Even when there is a bear market, this does not have to mean that everything is bad.
Follow the stock market blogs and read all of the reports. Consult with your financial advisor, but don’t let any falls in the NASDAQ stock market scare you away from any potentially good investments.
For many new or potential investors, the worry over whether there will be a “bull or a bear market” is such a concern that it can put them off investing in the stock market at all. In fact, when reading the stock market blogs, some of these more common stock market terms can sound quite threatening. However, if you look at stock market terms and values for what they are, you will see that the whole idea is not so threatening at all. (For more on the issue of uncertainty in investing, read my article here:
In fact, someone on Wall Street once coined the term “correction” to replace the word “drop.” It sounds so much nicer to say, “The market had a correction last week,” rather than exclaiming, “The stock market dropped!” The difference in the two expressions is explained depending on who is looking at the situation. A short-term investor or stock trader may feel the panic of the day-to-day turmoil. He would comment on the Greek debt crisis, the flagging confidence in Europe, and the prospect of inflation as examples of reasons why the market might tumble.Credit: Image: jscreationzs / FreeDigitalPhotos.net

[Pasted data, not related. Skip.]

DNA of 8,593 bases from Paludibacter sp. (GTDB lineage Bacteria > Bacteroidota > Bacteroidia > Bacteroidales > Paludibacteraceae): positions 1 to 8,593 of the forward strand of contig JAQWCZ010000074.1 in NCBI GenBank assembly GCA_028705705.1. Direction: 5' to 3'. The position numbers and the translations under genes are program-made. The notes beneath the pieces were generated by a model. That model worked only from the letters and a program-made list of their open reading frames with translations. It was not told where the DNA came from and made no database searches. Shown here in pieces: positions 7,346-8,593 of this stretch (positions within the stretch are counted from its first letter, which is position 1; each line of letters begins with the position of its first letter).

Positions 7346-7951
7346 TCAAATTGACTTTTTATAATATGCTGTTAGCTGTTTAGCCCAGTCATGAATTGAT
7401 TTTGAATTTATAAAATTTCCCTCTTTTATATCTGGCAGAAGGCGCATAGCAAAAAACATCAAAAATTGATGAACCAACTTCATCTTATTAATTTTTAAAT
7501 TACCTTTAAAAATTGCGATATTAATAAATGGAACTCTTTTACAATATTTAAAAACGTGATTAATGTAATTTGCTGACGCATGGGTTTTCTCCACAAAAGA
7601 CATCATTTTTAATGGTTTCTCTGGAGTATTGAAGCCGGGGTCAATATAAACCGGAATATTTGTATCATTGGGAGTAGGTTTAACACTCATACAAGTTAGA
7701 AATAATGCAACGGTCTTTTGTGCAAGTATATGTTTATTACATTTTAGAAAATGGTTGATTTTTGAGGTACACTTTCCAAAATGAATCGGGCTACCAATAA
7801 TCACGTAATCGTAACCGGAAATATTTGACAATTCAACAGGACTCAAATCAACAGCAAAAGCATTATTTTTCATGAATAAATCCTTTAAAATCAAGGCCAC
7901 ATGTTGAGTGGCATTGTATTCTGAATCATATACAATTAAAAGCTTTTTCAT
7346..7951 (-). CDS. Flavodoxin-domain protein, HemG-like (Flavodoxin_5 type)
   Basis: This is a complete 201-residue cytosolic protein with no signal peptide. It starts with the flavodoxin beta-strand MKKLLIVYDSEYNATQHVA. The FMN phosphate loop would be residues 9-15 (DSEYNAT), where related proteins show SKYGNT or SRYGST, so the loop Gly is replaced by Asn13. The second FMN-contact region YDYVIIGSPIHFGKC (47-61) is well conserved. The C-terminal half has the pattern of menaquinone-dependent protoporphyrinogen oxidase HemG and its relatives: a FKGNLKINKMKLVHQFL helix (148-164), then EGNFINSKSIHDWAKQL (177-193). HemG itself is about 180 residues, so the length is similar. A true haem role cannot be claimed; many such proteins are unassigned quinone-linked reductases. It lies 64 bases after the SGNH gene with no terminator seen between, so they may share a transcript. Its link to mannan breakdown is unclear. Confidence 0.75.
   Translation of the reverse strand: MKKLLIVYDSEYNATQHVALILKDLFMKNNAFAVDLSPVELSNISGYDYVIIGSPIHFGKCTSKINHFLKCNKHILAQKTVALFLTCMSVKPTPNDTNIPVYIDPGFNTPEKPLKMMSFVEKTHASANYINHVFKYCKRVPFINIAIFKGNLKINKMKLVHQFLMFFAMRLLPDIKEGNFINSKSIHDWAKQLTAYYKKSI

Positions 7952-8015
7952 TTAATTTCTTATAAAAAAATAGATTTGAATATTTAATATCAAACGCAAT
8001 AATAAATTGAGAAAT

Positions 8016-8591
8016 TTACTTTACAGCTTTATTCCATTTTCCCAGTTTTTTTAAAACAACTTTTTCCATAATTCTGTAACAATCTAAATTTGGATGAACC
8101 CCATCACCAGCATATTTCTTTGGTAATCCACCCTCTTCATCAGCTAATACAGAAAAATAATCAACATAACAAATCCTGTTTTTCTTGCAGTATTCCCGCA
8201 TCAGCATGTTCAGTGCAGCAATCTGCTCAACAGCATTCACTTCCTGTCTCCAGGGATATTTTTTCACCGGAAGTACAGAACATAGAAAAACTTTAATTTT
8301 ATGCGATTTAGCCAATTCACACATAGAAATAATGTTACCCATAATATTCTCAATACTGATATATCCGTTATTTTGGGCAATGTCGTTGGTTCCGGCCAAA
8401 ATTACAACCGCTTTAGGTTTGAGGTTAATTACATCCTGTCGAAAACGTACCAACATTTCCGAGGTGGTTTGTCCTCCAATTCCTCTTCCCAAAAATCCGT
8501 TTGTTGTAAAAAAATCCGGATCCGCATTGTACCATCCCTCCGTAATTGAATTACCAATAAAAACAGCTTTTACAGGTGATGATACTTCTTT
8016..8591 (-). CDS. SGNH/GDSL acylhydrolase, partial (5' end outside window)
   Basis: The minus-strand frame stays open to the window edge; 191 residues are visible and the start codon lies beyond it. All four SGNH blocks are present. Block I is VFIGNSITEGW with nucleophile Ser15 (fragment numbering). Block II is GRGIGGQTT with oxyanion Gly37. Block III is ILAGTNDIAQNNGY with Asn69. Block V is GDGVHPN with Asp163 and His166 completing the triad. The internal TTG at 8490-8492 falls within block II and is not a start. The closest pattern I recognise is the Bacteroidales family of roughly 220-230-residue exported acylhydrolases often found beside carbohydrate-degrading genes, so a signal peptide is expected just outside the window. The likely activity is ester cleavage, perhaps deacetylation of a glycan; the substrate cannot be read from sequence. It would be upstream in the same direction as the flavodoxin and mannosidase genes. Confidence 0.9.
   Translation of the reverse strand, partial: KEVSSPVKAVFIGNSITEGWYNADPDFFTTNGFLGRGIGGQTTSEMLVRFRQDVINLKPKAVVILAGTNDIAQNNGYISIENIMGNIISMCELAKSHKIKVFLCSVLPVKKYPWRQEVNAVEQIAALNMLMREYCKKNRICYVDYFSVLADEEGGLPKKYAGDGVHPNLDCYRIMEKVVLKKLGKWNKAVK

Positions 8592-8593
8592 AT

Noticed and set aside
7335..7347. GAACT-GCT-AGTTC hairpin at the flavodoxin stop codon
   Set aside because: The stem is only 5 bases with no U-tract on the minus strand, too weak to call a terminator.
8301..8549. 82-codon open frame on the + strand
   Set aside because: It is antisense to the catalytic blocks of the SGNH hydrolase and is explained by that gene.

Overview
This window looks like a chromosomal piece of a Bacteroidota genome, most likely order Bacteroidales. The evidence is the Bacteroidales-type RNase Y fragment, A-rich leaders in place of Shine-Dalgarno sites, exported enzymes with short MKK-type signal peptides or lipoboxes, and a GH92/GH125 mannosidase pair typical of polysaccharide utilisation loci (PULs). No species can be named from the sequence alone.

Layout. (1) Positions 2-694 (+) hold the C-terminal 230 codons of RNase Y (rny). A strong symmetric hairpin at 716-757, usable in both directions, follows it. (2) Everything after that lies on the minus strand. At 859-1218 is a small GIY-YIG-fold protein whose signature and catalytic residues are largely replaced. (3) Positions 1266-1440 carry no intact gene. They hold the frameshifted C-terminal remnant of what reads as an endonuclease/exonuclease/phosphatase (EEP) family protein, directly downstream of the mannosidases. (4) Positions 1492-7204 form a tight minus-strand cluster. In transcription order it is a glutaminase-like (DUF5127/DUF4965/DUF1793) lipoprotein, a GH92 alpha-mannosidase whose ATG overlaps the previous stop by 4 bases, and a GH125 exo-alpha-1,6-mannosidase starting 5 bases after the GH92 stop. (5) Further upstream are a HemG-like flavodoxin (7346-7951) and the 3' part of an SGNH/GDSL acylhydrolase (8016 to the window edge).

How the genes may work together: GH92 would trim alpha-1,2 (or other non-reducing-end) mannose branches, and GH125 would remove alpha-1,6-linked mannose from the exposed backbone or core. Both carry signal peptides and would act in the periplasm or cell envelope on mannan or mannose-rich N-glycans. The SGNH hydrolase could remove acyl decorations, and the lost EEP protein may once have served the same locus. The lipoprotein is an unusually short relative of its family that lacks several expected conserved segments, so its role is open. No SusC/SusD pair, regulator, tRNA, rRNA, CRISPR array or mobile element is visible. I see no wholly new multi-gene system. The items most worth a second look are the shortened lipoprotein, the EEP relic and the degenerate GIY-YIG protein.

On the other hand, long-term investors consider that the most recent spate of stock volatility comes on the heels of a strong economic recovery. In the United States and Asia, this past year has been filled with a fair amount of positive news, including improving corporate earnings, banks repaying their huge government bailout loans, and a strong surge in the stock market. Short-term drops are always to be expected in the stock market. In fact, the correction that we suffered recently was typical of such moves in the market.
When you look at the returns on the U.S. stock market all the way from 1928, you see that the bull markets were always tempered by some retreats. The question is how you will deal with the corrections/drops. Regardless of whether the statistics suggest you should have a proportion of your assets in stocks, if you can’t stand the ups and downs, then you should not be in the market. However, for those people who have money that they can put at risk, and if their goal is to try to make that money grow, there are many opportunities in the stock market. And, when the news is bad and the economy is weak, that’s often the time to begin shopping for good investment bargains.
Disclaimer: This article is for educational purposes and is not a substitute for investment advice that takes into account each individual’s special position and needs. Past performance is no guarantee of future returns.